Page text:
Joe Biden may be the new president-elect — but with President Donald Trump continuing to challenge the results and Senate control up still up for grabs, the story of the election is far from over.
The symbolic resolution was rebuffed on a party-line vote by the congressional committee planning the inauguration.
Senior Republicans on Tuesday refused to acknowledge the transition of power to Joe Biden, even as they met to plan his inauguration next month.
The top GOP leaders in the Senate and House rejected a symbolic resolution during a meeting of the Joint Congressional Committee on Inaugural Ceremonies that would have essentially affirmed Biden as president-elect.
The Democratic measure sought to notify the American people that Congress is preparing for the inauguration of Biden and Vice President-elect Kamala Harris “in coordination with health experts” as “we observe this transition of power.” It’s the latest sign that Hill Republicans won’t challenge President Donald Trump’s scorched-earth battle to overturn the results of a free and fair election.
All Republicans opposed the measure: Senate Majority Leader Mitch McConnell (R-Ky.), House Minority Leader Kevin McCarthy (R-Calif.) and Sen. Roy Blunt (R-Mo.), who chairs the Senate’s committee overseeing the inauguration. The resolution failed on a 3-3 vote, with Speaker Nancy Pelosi (D-Calif.), House Majority Leader Steny Hoyer (D-Md.) and Sen. Amy Klobuchar (D-Minn.), the top Democrat on the panel, in favor.
“The extent to which Republicans are refusing to accept the outcome of the election and recognize Joe Biden and Kamala Harris as our next president and vice president is astounding,” Hoyer, who had offered the resolution, said after the meeting.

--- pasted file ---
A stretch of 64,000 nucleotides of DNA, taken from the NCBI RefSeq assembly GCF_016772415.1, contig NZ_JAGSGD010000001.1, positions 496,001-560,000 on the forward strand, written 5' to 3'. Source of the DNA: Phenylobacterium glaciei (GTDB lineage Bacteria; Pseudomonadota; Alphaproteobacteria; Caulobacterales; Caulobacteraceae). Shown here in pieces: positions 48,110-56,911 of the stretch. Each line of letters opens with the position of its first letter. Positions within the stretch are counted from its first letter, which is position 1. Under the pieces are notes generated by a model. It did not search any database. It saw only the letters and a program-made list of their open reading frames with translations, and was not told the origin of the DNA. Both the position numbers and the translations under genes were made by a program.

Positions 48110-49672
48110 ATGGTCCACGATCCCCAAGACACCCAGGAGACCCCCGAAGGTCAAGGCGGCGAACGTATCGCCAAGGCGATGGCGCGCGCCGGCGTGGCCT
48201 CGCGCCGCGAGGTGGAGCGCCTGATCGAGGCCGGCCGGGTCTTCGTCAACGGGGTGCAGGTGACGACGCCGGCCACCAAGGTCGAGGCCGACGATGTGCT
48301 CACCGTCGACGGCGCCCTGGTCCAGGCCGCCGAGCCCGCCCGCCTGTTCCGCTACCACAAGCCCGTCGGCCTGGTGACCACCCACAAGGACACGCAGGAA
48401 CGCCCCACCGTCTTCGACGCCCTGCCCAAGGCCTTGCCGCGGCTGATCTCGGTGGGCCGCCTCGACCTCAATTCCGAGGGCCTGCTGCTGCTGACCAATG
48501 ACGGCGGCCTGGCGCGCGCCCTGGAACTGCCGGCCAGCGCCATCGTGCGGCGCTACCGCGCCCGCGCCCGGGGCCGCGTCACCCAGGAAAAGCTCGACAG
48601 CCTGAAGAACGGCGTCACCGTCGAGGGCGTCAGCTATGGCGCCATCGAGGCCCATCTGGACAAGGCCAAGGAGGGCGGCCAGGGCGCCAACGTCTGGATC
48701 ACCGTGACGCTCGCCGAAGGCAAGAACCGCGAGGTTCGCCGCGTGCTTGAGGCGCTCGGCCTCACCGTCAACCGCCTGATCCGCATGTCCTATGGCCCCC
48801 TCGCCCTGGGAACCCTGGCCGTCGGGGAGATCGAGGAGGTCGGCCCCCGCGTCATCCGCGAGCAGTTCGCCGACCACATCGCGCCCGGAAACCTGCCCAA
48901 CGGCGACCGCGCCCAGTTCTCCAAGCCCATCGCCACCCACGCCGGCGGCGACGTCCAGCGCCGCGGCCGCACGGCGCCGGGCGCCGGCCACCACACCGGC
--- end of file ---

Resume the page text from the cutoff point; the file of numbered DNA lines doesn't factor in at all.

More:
Republicans, however, felt that Hoyer’s motion was more of a political gambit intended to put them publicly at odds with Trump and argued the measure is unnecessary to proceed with inaugural planning. The bicameral committee planning Biden’s inauguration has already met several times, and plans are going forward without Trump’s concession.
“It is not the job of the Joint Congressional Committee on Inaugural Ceremonies to get ahead of the electoral process and decide who we are inaugurating,” Blunt said in a statement. “I would hope that, going forward, the members of the JCCIC would adhere to the committee’s long-standing tradition of bipartisan cooperation and focus on the task at hand.”
But Pili Tobar, communications director for the Presidential Inaugural Committee, said Biden and Harris will be sworn in on Jan. 20, adding, “We look forward to continuing to work closely with the Joint Congressional Committee on Inaugural Ceremonies and plan a safe inauguration that engages Americans across the country.”
Officials from Biden’s inauguration committee have been meeting with Congress’ joint committee since last week, according to officials involved with the planning.
Democrats in Congress are stepping up the pressure on their GOP counterparts as Trump intensifies his implausible efforts to remain in power.
In recent days, Trump has personally intervened in three states in a failed attempt to have election results overturned after exhausting nearly all legal options. The president has repeatedly falsely claimed the election was stolen from him due to voter fraud, statements that are not based in reality or fact.
Few Republicans in Congress have been willing to publicly acknowledge Biden as the winner of the election, refraining until Trump and his allies have exhausted their legal options.
Those who do acknowledge Biden’s victory risk the wrath of the party’s leader, who has no plans to exit the stage after he leaves the White House. Over the weekend, Trump blasted the two dozen or so Republicans who have acknowledged Biden’s victory as “RINOS” or Republicans in name only.
Earlier Tuesday, Rep. Alex Mooney (R-W.Va.) offered a resolution during a House GOP conference call that would condemn any lawmaker who urges Trump “to concede prematurely before these investigations are complete.”
That motion, however, will be referred to committee, with no requirement that it will come up for a vote.
By SARAH FERRIS, HEATHER CAYGLE and MELANIE ZANONA @ Politico